The templating system may be something as simple as keyword replacement or may be robust enough to automatically generate content such as form fields from parameters.
 Administrative Interface
It's very common for dynamic web sites to need a section specifically built for site administrators. Here the site can be configured and data can be altered. Administrators might create user accounts, manage permissions, change page content, generate reports, or anything else as required.
Web application frameworks can assist in building administrative interfaces by:
- Generating a navigation structure
- Providing common interface elements to form fields, such as a date field with a calendar
- Automatically generating edit and list pages from persistent data structures; developers will often define the basic fields or desired interfaces and these will be built into a page by the framework.
All web applications take individual HTTP requests and build appropriate responses. This can be handled in a variety of ways, somewhat dependent on the server platform.
Probably the most popular overall design pattern of web application frameworks is Model-View-Controller (MVC). The initial code of the framework, or the platform itself, evaluates the URL and passes responsibility to the appropriate application controller. The controller then performs any necessary actions with the application's data model and then lets the view build the final response content to be rendered by the browser.
Another consideration of the design of a framework is its flow of execution. Often, all requests to a web application are passed through a single set of code provided by a framework, such as index.php at the root of a PHP application. This code is responsible for initializing user sessions, database connectivity, and anything else required on every page load. Control is then passed along to the application-specific code responsible for generating the particular content requested. Python's web.py, for example, takes a list of URLs and the class names which are provided by the application to handle them.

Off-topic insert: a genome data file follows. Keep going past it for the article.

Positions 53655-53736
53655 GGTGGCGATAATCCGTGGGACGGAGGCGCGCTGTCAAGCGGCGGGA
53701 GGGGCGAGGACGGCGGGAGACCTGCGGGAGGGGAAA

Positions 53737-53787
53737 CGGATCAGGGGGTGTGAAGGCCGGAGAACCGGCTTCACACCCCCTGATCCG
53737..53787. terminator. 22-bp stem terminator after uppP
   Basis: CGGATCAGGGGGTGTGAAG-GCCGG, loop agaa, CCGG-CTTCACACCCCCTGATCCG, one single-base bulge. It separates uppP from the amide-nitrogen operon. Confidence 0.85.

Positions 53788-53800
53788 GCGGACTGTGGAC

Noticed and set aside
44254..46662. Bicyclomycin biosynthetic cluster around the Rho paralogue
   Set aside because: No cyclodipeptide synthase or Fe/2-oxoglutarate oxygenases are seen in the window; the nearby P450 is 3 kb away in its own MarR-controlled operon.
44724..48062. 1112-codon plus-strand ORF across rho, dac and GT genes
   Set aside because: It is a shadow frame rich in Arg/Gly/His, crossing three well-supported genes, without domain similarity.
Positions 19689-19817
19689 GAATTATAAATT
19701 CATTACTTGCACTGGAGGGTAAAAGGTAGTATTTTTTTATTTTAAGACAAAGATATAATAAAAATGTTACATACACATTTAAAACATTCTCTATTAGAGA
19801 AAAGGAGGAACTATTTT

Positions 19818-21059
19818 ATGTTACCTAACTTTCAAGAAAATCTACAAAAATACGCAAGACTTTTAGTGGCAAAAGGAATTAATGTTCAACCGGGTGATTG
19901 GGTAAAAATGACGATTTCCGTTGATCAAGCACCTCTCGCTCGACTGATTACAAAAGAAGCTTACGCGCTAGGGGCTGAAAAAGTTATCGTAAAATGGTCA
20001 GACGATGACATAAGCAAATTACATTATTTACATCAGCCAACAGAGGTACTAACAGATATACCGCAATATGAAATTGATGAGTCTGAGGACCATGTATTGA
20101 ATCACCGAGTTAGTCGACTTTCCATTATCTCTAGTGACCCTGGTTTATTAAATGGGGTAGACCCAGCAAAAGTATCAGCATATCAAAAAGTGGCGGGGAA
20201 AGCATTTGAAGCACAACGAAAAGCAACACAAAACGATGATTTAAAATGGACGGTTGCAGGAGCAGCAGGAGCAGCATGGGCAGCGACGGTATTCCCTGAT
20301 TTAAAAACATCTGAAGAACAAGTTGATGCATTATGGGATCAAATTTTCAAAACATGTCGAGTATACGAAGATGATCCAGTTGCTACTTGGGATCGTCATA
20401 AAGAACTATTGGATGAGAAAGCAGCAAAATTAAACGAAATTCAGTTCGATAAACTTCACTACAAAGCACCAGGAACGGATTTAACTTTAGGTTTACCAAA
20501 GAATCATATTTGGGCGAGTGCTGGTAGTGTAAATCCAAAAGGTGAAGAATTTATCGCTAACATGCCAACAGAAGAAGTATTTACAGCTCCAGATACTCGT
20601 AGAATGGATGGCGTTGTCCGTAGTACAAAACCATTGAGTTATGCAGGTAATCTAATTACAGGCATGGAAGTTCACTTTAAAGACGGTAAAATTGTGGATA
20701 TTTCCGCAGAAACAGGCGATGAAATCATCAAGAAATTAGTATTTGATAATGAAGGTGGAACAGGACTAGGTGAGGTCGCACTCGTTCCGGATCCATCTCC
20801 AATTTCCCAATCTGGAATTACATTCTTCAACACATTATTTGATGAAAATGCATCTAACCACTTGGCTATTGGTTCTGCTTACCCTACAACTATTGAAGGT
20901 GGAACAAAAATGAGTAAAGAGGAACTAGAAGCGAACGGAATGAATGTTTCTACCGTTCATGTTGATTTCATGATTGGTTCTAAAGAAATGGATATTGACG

The act of designing and implementing a complete web application framework can be a complex task. Without a few clear goals, development can easily get get bogged down with inconsistencies and code bloat. Questions to ask at the onset of framework design include:
- What specific domain of problems can web applications built with this framework target? If the answer is "all" then often a lightweight, unobtrusive framework is probably best. However, if a domain of problems can be targeted then the framework can include more functionality specific to those applications.
- What level of modularity will the framework provide and support?
- What development rules will the framework enforce? For example, will application developers be required to follow a certain file structure? Will any particular design patterns be strictly followed?
- What will the learning curve be for application developers to learn the framework? The more elaborate the APIs, the better skilled the developers who use it will need to be.
 Notable Web Application Frameworks
There are many notable web application frameworks:
- For Java
- For PHP
- For Python
- Pylons - Aims to be similar like Ruby on Rails
- Turbogears - Similar to Django
- Twisted - More of a lower-level networking framework
- Web.py - Simple and Pythonic
- Zope - Very powerful and baroque framework designed for large content management systems. It includes an embedded object database (ZDB), HTTP and FTP servers. It is coded in, and employs Python to build applications and extend the functionality of the website.
- Pyroxide - Full MVC framework atop mod_python with a truly object oriented ORM (Object Relational Mapping) layer built in.
- For Ruby